Powering Wearable Tech With Your Body
We recently took a look at the ongoing research around how to improve the supply of power the devices in remote places that will be hooked up to the internet of things. We discovered that engineers at the University of Washington are in the process of designing a new system which uses radio frequency signals as a power source and reuses existing WiFi infrastructure to provide the connectivity. This is far from being the only unique way to power next generation devices, however. Another problem that needed a solution was how to keep a sufficient charge in the batteries of wearable tech; now a Korean research team might just have the answer.
Led by Cho Byung-Jin, Professor of the Division of Electrical Engineering at KAIST, the team has developed a new technology that powers wearable devices using nothing more than body heat. The technology works by developing a thermoelectric module that can convert body heat into electricity using glass fabric.
Firstly a thick paste is created by grinding n-type and p-type semiconductor materials into a powder and then mixing them together along with a special solvent. This paste is then screen printed onto a glass fabric as dots. The dots themselves are a mere 1.5mm in diameter and a near-invisible 500um (microns) thick – resulting in a very impressive piece of engineering. Once constructed, the thermoelectric module was estimated to be fourteen times more efficient than a traditional ceramic substrate in terms of it’s electric production capabilities – as well as being considerably lighter.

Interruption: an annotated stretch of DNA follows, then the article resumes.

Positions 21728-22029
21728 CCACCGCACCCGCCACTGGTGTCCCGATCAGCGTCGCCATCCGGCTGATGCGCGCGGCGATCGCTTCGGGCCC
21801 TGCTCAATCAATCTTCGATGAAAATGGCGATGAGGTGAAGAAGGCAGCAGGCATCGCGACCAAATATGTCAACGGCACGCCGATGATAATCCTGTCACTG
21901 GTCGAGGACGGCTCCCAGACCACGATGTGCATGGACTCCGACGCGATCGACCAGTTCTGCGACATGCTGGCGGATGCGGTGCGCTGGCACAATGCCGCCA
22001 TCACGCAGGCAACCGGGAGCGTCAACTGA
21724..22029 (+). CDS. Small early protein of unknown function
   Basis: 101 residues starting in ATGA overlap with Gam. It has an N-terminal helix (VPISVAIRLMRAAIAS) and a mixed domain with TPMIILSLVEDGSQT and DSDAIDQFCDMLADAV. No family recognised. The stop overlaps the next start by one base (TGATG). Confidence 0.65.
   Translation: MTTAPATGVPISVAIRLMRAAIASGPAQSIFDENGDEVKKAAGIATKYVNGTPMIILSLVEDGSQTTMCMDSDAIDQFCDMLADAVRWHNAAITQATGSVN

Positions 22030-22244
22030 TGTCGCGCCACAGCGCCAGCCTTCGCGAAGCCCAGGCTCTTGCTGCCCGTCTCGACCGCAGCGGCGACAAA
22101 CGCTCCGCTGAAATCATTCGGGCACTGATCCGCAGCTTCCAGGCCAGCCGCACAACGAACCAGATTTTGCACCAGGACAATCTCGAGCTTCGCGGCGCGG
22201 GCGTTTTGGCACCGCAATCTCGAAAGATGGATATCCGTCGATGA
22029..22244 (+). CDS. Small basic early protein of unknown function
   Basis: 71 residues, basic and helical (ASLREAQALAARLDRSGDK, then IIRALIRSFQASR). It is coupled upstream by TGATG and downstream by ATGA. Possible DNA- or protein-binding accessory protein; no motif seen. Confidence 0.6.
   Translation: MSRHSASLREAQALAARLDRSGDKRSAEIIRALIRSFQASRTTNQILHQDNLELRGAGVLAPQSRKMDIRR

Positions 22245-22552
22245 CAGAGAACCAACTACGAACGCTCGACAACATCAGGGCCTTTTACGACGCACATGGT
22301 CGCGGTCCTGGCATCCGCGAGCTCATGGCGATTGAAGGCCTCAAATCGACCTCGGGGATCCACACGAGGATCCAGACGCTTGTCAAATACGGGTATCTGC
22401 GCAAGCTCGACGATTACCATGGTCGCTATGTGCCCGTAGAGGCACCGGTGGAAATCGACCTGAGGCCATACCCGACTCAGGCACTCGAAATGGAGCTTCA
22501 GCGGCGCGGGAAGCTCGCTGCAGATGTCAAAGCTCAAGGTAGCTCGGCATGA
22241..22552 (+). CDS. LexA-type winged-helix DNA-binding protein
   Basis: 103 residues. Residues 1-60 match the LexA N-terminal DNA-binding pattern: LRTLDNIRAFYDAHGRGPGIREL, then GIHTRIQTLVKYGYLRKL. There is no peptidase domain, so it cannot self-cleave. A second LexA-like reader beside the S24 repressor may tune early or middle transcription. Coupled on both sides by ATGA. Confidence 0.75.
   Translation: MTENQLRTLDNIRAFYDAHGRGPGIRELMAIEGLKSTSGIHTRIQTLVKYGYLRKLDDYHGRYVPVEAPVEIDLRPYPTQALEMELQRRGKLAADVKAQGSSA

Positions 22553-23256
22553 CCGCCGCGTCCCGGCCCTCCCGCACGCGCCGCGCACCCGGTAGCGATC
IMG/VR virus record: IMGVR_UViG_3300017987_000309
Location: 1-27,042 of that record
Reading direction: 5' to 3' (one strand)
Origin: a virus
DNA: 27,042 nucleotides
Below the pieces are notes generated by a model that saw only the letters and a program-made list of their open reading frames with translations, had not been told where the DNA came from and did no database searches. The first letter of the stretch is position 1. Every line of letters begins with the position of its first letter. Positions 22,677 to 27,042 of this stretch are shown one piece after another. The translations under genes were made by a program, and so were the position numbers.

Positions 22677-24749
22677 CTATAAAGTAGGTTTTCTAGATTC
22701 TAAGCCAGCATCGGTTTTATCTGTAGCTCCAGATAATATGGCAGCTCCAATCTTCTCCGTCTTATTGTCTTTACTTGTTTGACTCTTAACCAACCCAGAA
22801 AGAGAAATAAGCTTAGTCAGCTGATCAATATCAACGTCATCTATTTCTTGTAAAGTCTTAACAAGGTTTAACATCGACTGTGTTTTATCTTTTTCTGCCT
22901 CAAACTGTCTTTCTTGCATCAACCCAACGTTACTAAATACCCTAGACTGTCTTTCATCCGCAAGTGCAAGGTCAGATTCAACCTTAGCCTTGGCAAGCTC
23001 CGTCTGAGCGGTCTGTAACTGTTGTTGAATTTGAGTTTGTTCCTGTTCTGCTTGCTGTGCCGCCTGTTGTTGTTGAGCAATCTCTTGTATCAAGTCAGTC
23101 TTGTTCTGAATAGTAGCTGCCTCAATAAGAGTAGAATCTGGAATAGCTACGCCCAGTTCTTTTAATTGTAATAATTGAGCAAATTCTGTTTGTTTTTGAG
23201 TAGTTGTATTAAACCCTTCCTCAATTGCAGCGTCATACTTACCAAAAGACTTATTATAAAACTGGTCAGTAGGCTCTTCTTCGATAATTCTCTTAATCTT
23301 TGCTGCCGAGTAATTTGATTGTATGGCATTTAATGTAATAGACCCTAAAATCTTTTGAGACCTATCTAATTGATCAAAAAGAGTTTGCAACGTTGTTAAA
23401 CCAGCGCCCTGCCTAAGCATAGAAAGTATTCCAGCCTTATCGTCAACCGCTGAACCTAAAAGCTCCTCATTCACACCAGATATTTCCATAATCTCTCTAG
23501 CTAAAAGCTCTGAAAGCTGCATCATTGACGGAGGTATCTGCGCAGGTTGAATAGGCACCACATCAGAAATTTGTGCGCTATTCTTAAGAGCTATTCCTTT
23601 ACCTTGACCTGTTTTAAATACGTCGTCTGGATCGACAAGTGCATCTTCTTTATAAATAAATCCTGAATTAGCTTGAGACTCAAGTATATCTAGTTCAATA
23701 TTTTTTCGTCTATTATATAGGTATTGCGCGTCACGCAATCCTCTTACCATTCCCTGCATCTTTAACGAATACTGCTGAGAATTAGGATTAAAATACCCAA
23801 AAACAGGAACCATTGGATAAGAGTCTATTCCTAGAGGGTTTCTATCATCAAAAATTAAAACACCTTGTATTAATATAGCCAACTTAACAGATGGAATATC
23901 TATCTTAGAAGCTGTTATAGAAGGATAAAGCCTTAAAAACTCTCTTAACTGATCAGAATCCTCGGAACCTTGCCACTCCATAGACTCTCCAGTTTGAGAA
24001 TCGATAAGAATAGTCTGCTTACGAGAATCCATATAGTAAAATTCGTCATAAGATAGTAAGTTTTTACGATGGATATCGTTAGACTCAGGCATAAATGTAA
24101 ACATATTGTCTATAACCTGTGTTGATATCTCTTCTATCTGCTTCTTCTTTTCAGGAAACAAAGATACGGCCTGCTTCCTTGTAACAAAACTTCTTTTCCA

If the new device was a 10cm x 10cm band worn around a typical person’s arm, it would have the ability to produce approximately forty milliwatts of electricity at twenty degrees Celsius – comfortably enough to power a semiconductor chip. If the device was expanded to 50cm x 100cm and was worn on a person’s torso it would be able to produce two watts of electricity – enough to fully charge a modern smartphone.
Professor Cho explained, “The biggest obstacle to the commercialization of wearable devices is related to problems with power supplies. So, a battery of any wearable device is required to be frequently replaced at the moment. And the battery itself is heavy. However, it is now possible to utilize wearable devices semi-permanently using this thermoelectric module, because it generates electricity with body temperature”.
He went on to add that he believes that the new technology’s biggest selling point was that unlike conventional organic-based thermoelectric module, this one could be produce on a large scale for minimal cost. Furthermore, he hopes that in the future it could also be utilised in tasks such as converting wasted heat from cars, factories, aeroplanes, and ships into electricity.
Is wearing a rechargable battery on your body the answer to the problem of supply power to wearable tech? Would you consider wearing a 50cm x 100cm device just to charge a phone?
By Daniel Price